“The chief said he knew Ke was the right person for the job given that he had already announced it before he knew he had to recruit,” the report said. “He was scared, however, that Ke would not prove he was number one during the interview, noting that one of Ke’s challenges is that he is too humble and not a master communicator.”

Ke assumed the assistant chief position in August 2020. Raybuck hired him without the help of a selection panel, based on his scoring of the three candidates’ interviews, resumes and cover letters, according to the report.

Investigators concluded that although it is “unfortunate that the chief was not aware that the AC position required posting and others within KPD learned that he was attempting to appoint Ke” before anyone else had the chance to contend for it, his actions were not an intentional attempt to circumvent civil service rules.

And although the chief was found to have made offensive racial remarks and gestures, allegations that he made hiring decisions based on racial preferences were not substantiated by county investigators.

In fact, Cummings as well as Assistant Chief Bryson Ponce told investigators that they had not seen the chief engage in racist behavior or discriminatory hiring practices.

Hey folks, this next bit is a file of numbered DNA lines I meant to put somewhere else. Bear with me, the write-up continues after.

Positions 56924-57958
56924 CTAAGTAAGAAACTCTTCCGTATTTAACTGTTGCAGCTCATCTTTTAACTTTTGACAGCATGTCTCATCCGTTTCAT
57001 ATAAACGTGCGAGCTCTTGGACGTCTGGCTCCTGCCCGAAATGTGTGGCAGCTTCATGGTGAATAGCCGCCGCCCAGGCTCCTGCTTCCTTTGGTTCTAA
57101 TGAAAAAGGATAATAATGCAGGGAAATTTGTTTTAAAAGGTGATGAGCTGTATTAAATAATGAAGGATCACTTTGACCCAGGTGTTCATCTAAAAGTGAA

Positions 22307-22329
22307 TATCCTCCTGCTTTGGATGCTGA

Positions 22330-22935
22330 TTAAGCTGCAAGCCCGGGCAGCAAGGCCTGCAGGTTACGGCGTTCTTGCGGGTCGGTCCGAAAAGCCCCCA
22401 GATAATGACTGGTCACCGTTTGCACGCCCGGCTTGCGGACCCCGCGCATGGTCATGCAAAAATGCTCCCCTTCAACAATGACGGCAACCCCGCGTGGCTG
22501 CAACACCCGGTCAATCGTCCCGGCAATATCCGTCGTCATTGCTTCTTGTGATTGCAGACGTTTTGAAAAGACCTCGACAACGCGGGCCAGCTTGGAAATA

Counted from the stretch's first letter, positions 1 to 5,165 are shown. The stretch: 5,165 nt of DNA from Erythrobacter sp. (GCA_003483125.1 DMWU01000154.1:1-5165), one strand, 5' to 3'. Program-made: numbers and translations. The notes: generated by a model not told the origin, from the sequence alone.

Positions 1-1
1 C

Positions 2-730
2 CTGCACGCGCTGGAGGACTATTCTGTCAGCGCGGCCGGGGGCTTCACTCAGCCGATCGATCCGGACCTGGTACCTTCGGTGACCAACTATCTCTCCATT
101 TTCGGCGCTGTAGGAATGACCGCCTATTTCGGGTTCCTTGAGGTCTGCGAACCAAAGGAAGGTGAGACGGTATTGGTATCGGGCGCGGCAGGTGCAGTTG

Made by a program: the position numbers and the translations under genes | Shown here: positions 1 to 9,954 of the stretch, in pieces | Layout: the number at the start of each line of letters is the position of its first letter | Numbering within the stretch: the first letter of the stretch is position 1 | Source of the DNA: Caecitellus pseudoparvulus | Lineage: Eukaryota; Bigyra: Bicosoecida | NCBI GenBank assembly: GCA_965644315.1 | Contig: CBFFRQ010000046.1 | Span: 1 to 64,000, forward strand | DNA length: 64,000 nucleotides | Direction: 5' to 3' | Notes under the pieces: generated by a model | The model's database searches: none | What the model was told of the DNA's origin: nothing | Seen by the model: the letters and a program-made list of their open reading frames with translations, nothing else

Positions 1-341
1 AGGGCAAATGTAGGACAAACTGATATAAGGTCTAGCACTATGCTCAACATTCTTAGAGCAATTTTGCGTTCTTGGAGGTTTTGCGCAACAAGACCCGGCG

Capt. Mark Ozaki told investigators he has heard the chief make ethnic jokes, but has never heard him say he does not like certain races.

Raybuck publicly apologized for his behavior last year saying in a YouTube video that he was “deeply sorry for the hurt my words have caused.”

At the time, the State of Hawaii Organization of Police Officers called on Raybuck to resign immediately. But local leadership, including the mayor, voiced support for the chief, citing his good record of performance.

Other Complaints Surface

Two other complaints against the chief are detailed in the investigative report.